Daily Egyptian

Dunn delivers state of the system at SIUC

Daily Egyptian file photo

Daily Egyptian file photo

By Bill Lukitsch, @Bill_LukitschDE

SIU System President Randy Dunn on Thursday discussed the university’s budget and a resulting paradigm shift in policies and spending practices in what he is calling the era of retrenchment.

A dip in enrollment — resulting in an estimated $5.2 million loss of income from tuition and fees — compounded by a lack of state appropriations has put the university under financial strains, Dunn said. About 200 people gathered in the Student Center’s ballroom to hear what Dunn had to say regarding the future of SIUC.

“We’re going to see continued difficulty in building investment for what we do,” he said.

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Spending reductions of about $13.5 million — or 6.4 percent — will provide a “one-year fix” for fiscal year 2016 through recurring and non-recurring cuts equaling $3.6 million and $9.9 million, respectively.

Illinois has cut state funding to its nine public institutions in the last 15 years by more than 30 percent. While trimming the budget is not entirely unique to Illinois, Dunn said it poses concerns for the future of the SIU System.

Retrenchment: the ‘new normal

“Retrenchment is a pulling back,” Dunn said. “It’s a reducing.”

Our university is in a transitional period, Dunn said, and a 70-year stretch of academic and infrastructural development ended after Glenn Poshard retired from his presidency in 2014.

Things aren’t how they used to be. Costs, he said, have to be cut for the good of the whole. 

Still, Dunn said educational progress and advancing research are fundamental to the college and cannot be compromised.

“If we start distancing ourselves from these values, we’re sunk. We’re lost,” he said.

The new era of retrenchment will involve reducing spending and a higher concentration on the university’s core programs, Dunn said. While he insisted the university system is not a business, he said certain evaluations must be made in the same way a business would operate. This will include analyzing revenue gained or lost in specific academic programs.

“Does that mean we’re going to quit teaching certain things that cost us money? No,” Dunn said. “We’re not going to become something we’re not.”

Instead, Dunn’s plan is to preserve the mission and goals of the university without chipping away at its core.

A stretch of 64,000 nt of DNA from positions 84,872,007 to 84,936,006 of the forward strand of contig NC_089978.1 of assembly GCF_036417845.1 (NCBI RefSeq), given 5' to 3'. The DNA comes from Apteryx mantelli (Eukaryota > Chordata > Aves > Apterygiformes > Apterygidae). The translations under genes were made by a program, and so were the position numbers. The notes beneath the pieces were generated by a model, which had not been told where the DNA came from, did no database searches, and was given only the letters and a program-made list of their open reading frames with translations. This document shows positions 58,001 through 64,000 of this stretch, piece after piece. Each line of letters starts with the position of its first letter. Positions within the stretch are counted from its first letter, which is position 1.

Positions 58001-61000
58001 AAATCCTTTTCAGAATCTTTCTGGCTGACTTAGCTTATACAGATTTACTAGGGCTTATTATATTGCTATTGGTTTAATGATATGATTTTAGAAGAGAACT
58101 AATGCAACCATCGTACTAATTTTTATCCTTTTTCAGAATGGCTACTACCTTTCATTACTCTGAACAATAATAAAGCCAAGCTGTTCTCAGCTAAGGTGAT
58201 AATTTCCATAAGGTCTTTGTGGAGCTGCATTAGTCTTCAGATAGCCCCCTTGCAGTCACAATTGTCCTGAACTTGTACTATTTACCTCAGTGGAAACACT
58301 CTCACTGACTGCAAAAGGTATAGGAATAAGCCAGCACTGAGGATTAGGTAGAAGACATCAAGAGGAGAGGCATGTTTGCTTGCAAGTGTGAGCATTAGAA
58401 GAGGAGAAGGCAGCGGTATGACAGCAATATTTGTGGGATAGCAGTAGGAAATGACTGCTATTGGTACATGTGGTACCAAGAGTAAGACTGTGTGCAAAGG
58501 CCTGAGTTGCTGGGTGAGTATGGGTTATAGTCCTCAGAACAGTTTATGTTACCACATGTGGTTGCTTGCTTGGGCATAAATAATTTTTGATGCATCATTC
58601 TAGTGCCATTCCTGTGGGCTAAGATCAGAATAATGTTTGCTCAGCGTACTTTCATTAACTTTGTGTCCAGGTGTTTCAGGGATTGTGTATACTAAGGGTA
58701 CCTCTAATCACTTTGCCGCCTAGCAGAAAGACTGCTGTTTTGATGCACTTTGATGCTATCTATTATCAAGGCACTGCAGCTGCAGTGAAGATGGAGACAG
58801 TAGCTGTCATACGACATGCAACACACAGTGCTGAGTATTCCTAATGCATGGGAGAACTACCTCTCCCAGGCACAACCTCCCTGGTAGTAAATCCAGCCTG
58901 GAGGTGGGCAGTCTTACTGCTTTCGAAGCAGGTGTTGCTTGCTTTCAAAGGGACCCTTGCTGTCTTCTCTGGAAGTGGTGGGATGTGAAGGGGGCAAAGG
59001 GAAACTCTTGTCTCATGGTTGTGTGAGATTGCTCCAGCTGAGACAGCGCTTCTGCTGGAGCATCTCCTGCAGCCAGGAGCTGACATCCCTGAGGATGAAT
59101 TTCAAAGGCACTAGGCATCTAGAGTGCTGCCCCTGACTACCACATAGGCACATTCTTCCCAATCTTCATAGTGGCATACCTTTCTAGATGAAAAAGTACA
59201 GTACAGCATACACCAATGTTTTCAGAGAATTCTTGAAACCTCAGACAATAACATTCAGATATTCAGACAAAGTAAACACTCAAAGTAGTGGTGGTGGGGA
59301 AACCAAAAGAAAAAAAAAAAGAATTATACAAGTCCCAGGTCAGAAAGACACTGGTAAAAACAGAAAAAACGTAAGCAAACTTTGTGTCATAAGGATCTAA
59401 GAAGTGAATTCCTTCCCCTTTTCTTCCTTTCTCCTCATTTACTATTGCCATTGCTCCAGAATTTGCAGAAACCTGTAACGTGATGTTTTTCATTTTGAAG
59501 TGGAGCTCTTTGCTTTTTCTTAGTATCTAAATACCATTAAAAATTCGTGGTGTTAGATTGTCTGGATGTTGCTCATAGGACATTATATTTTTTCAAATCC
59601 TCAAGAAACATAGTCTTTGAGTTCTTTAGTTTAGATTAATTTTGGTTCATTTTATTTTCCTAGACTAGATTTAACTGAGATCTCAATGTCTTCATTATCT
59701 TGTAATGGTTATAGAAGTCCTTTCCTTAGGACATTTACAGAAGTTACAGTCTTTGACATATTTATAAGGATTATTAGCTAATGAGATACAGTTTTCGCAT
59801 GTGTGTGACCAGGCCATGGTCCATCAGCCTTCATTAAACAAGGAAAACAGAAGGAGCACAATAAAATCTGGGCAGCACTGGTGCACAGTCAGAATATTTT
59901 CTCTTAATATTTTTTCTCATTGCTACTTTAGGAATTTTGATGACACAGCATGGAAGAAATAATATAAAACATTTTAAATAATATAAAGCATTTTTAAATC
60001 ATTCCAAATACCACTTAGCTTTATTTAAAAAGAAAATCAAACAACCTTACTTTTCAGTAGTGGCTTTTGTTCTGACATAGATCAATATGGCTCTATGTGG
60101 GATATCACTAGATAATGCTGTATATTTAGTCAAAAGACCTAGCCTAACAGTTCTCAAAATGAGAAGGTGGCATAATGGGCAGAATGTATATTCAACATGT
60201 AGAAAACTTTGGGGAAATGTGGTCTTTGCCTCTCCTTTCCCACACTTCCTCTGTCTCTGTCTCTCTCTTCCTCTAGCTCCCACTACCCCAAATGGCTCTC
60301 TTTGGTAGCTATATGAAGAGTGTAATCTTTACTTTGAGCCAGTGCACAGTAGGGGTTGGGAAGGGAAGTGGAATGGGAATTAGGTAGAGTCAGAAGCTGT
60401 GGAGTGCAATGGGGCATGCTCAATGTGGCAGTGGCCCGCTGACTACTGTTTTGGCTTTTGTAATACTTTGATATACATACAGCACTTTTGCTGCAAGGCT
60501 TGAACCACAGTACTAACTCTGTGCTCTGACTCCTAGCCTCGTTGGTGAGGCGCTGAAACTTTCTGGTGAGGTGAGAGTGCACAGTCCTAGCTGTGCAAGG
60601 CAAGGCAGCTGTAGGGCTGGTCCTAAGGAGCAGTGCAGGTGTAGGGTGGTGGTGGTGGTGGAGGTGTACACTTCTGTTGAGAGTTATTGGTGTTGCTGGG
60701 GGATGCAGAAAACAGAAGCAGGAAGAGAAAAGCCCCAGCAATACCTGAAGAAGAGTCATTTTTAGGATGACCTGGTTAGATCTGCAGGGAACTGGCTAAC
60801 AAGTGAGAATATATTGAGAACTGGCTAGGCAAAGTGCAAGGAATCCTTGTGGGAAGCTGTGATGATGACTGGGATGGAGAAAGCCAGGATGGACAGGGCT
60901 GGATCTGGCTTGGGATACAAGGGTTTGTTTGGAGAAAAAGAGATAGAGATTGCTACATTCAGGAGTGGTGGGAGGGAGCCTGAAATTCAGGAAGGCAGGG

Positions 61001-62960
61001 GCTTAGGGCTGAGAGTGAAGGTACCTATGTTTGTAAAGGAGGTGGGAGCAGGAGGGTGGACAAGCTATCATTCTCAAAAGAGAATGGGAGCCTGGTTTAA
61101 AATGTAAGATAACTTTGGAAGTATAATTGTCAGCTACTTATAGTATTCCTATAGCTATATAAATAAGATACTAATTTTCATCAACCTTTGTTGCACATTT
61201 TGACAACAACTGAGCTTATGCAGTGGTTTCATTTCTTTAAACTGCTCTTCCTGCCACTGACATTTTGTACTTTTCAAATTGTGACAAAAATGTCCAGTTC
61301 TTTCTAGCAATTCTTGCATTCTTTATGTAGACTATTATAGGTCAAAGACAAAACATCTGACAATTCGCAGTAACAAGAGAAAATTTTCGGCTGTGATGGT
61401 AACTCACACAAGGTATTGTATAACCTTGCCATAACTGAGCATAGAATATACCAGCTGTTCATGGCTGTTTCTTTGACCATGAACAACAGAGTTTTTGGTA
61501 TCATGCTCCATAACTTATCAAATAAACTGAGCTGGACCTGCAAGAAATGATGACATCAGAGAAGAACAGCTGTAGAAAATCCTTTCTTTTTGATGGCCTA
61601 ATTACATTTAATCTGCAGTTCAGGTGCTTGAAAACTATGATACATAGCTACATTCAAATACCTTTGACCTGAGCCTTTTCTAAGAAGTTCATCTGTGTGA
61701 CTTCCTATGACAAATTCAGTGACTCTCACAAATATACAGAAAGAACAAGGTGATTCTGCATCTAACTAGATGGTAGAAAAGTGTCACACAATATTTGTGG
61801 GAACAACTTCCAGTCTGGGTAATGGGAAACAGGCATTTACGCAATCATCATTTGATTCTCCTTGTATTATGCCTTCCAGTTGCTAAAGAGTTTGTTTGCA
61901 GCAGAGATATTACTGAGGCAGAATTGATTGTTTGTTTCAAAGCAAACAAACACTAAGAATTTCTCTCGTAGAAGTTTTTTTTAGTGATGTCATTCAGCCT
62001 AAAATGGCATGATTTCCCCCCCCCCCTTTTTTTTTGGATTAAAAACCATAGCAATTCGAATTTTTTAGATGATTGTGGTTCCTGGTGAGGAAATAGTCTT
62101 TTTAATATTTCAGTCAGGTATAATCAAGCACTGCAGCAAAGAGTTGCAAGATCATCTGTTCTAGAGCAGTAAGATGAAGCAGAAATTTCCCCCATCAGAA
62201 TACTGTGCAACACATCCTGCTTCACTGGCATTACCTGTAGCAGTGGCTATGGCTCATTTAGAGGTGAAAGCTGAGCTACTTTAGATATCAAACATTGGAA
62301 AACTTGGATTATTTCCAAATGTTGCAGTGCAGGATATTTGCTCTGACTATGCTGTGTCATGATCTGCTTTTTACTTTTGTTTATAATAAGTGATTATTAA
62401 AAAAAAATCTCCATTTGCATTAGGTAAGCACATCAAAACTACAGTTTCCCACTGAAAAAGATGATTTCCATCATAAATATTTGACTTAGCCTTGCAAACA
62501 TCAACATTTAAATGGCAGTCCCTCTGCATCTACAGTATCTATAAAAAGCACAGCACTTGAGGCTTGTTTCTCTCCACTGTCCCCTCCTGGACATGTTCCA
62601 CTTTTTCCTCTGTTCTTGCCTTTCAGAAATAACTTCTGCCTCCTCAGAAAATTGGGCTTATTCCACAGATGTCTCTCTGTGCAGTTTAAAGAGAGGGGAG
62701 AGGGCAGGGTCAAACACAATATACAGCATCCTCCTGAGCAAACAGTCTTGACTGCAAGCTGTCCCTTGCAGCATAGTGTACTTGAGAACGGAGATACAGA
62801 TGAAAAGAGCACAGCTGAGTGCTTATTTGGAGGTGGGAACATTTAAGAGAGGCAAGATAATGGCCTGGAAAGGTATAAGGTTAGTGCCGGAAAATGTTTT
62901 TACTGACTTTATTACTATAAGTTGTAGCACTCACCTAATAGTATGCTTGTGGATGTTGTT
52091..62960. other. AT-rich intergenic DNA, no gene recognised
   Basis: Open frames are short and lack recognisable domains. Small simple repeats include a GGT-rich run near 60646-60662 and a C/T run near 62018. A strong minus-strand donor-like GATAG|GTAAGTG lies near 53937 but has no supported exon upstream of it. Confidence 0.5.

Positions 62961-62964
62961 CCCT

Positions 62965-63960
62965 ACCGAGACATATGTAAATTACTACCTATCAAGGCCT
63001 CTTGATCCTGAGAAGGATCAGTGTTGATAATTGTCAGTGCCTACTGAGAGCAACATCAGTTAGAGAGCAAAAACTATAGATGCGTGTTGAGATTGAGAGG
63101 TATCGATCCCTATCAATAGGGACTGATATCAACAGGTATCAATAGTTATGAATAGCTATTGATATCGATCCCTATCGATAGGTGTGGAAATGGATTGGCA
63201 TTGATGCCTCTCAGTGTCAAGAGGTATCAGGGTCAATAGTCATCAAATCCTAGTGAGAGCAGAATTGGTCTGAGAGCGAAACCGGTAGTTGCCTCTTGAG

“But if we start going into our hiding place, if we start thinking small, and if it’s about nothing but protecting what we’ve got and staying out of the line of fire, once more, I would submit to you – we’re sunk,” he said.

What we’re not

Dunn acknowledged certain changes must be made in order to move forward. He also said the main mission and goals of the university, which include remaining accessible to students and funding new research programs that distinguish SIU from the other institutions in Illinois, must be preserved.

But he said there are other problems on the horizon.

President Barack Obama’s $60 billion initiative to provide free community college for eligible students hasn’t budged in Congress, but Dunn said an implementation of such a program would be a risk factor to the university.

More than 22 states in the nation have community colleges offering bachelor’s degrees in certain technical fields, and there’s been talk among state legislators of bringing that to Illinois. State legislators also have in recent years called on public universities to model themselves after community colleges — something Dunn said is not feasible.

“We’re not a community college on steroids,” he said. “We’re a national research university.”

The upside

Despite the challenges the university is facing, Dunn is optimistic about the future and said there are points of pride the university should be recognized for.

“We need to celebrate when things happen as an organization and as a campus,” he said.

One of those points of pride was recognized through the university’s 36-spot upgrade in national ranking, according to U.S. News & World Report’s Best Colleges of 2016. SIUC was rated 153rd best — in a three-way tie with Adelphi University and St. John’s University, both in New York — when stacked against all other colleges and universities in the nation.

The university was also recognized in Forbes’ list of most entrepreneurial universities — with Northwestern being the only other Illinois university.

And if there’s another campus more tightly-knit with its community, Dunn said he hasn’t found it.

“We are hand in glove with the region we serve, we are the economic engine, we are the driver of quality of life,” he said.

This story has been updated. 

Bill Lukitsch can be reached a [email protected] or on Twitter @Bill_LukitschDE

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